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Background Concentrations


For six of the 1999 air toxics of concern in New Jersey, NATA predicts air concentrations that are higher than their respective health benchmarks even without local emissions from within New Jersey. These six pollutants are:

  • Benzene
  • Ethylene dibromide
  • Carbon tetrachloride 
  • Ethylene dichloride
  • Chloroform
  • Formaldehyde
  • For these pollutants, USEPA assumed a constant background concentration for the whole country. For the purposes of the NATA study, "background" represents air toxic concentrations resulting from emissions from past years (persistence), and long-range transport from distant sources.

    Comparing the background concentrations of these pollutants to their health benchmarks results in risk ratios greater than one. This is shown graphically in Figure 1.

    Figure 1: Risk Ratios of Background Concentration Over Health Benchmark
    Figure 1: Risk Ratios of Background Concentration Over Health Benchmark

    To gain a better understanding of the significance of these background concentrations, we have compared the percent contribution to total air concentration from background to the percent contribution from New Jersey major point, area, on-road mobile and non-road mobile sources. This distribution is shown in Figure 2.

    Figure 2: Source Category Contributions to Overall Concentrations

    From Figure 2, you can see that background is responsible for 100% of the predicted concentrations of carbon tetrachloride and ethylene dibromide, and over 90% of the predicted concentration of ethylene dichloride. For the other three pollutants, there are also significant contributions from other source categories. The biggest contribution to the total benzene concentration comes from the on-road mobile source category, with smaller contributions from all of the other source categories. Chloroform comes mainly from background, but about 10% of the predicted air concentration comes from major point sources and 10% from area sources. For formaldehyde, the biggest contribution is from non-road sources, followed closely by on-road sources. Area sources and background contribute smaller amounts.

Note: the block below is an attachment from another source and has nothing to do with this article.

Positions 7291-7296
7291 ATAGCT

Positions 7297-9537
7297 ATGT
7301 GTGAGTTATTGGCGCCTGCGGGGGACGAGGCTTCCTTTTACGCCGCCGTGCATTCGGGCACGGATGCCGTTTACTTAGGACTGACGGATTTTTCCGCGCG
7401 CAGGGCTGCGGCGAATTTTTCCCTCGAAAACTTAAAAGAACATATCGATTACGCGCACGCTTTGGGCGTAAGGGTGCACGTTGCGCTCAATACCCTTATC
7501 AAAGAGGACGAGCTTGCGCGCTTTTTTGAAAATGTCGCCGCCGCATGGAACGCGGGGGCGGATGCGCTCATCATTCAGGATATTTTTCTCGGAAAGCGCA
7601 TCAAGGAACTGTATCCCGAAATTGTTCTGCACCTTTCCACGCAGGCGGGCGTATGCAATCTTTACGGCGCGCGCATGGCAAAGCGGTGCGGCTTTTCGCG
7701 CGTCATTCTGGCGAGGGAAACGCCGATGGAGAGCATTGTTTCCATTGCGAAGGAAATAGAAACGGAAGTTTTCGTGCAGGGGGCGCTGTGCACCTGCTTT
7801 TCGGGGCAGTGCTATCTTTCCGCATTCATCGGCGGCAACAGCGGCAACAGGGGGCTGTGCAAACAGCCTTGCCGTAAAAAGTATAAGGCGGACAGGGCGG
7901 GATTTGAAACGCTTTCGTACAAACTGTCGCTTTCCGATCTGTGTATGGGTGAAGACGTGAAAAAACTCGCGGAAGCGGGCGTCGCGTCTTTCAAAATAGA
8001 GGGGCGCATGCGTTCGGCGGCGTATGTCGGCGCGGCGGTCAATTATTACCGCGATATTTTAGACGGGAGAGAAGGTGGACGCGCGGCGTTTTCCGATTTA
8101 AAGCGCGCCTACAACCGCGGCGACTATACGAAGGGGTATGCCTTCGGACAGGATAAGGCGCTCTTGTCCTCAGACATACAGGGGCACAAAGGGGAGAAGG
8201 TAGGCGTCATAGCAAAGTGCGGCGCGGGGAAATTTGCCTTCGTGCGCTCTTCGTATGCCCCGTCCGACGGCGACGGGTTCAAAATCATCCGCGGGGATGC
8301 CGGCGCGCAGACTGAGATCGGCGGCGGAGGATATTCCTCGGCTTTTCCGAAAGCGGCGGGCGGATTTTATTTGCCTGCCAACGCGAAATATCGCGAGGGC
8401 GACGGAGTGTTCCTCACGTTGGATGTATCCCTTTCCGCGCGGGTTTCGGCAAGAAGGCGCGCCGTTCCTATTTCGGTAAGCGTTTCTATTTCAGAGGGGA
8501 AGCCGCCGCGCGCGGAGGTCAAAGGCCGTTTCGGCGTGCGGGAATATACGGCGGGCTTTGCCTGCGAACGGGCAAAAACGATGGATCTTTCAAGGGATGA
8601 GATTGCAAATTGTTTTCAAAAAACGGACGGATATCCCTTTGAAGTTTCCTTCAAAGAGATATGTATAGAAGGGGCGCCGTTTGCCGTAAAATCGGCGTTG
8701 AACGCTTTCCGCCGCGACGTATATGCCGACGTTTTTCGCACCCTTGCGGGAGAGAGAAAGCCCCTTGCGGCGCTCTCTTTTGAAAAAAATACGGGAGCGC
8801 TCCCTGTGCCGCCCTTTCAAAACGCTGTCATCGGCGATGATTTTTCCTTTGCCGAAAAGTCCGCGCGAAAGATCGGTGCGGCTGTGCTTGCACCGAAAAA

Figure 3 again shows the risk ratios for these six pollutants, but also shows the amounts attributed to different sources.

    Figure 3: Source Category Contributions to Risk Ratios
    Figure 3: Source Category Contributions to Risk Ratios

    Comparing this graph to Figure 1, we can see that the total risk ratios for carbon tetrachloride, ethylene dibromide and ethylene dichloride do not change much when other sources are added to Background. However, the benzene and formaldehyde risk ratios do increase substantially. The emissions from these two pollutants will require multiple control stategies if the risk ratios in the state are to be reduces. For the other four Background pollutants, there is little that New Jersey can do locally to reduce the general exposures experienced in this state.

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